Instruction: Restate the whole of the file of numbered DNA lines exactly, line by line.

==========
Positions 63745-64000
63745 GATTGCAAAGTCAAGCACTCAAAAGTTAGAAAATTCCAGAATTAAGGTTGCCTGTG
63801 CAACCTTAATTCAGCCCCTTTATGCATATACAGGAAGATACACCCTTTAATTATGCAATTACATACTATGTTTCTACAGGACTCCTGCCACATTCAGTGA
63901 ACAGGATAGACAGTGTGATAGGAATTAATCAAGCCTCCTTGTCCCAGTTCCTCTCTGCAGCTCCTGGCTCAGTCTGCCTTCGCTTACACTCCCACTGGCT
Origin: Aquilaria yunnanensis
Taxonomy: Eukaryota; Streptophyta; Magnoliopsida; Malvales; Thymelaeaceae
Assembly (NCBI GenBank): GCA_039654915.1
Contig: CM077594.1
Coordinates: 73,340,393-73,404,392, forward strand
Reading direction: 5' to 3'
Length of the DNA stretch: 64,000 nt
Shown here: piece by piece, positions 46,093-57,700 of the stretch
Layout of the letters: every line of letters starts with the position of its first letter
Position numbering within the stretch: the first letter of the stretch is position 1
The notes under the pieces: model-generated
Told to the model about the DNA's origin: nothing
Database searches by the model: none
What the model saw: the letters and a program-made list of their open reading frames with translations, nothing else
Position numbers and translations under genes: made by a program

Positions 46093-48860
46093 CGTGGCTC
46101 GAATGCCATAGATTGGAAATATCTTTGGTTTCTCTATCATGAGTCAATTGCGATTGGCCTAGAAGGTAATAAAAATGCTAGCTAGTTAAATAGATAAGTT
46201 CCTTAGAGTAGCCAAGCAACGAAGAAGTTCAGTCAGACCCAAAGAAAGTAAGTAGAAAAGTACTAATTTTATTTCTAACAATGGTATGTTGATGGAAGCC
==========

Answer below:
Positions 63745-64000
63745 GATTGCAAAGTCAAGCACTCAAAAGTTAGAAAATTCCAGAATTAAGGTTGCCTGTG
63801 CAACCTTAATTCAGCCCCTTTATGCATATACAGGAAGATACACCCTTTAATTATGCAATTACATACTATGTTTCTACAGGACTCCTGCCACATTCAGTGA
63901 ACAGGATAGACAGTGTGATAGGAATTAATCAAGCCTCCTTGTCCCAGTTCCTCTCTGCAGCTCCTGGCTCAGTCTGCCTTCGCTTACACTCCCACTGGCT
Origin: Aquilaria yunnanensis
Taxonomy: Eukaryota; Streptophyta; Magnoliopsida; Malvales; Thymelaeaceae
Assembly (NCBI GenBank): GCA_039654915.1
Contig: CM077594.1
Coordinates: 73,340,393-73,404,392, forward strand
Reading direction: 5' to 3'
Length of the DNA stretch: 64,000 nt
Shown here: piece by piece, positions 46,093-57,700 of the stretch
Layout of the letters: every line of letters starts with the position of its first letter
Position numbering within the stretch: the first letter of the stretch is position 1
The notes under the pieces: model-generated
Told to the model about the DNA's origin: nothing
Database searches by the model: none
What the model saw: the letters and a program-made list of their open reading frames with translations, nothing else
Position numbers and translations under genes: made by a program

Positions 46093-48860
46093 CGTGGCTC
46101 GAATGCCATAGATTGGAAATATCTTTGGTTTCTCTATCATGAGTCAATTGCGATTGGCCTAGAAGGTAATAAAAATGCTAGCTAGTTAAATAGATAAGTT
46201 CCTTAGAGTAGCCAAGCAACGAAGAAGTTCAGTCAGACCCAAAGAAAGTAAGTAGAAAAGTACTAATTTTATTTCTAACAATGGTATGTTGATGGAAGCC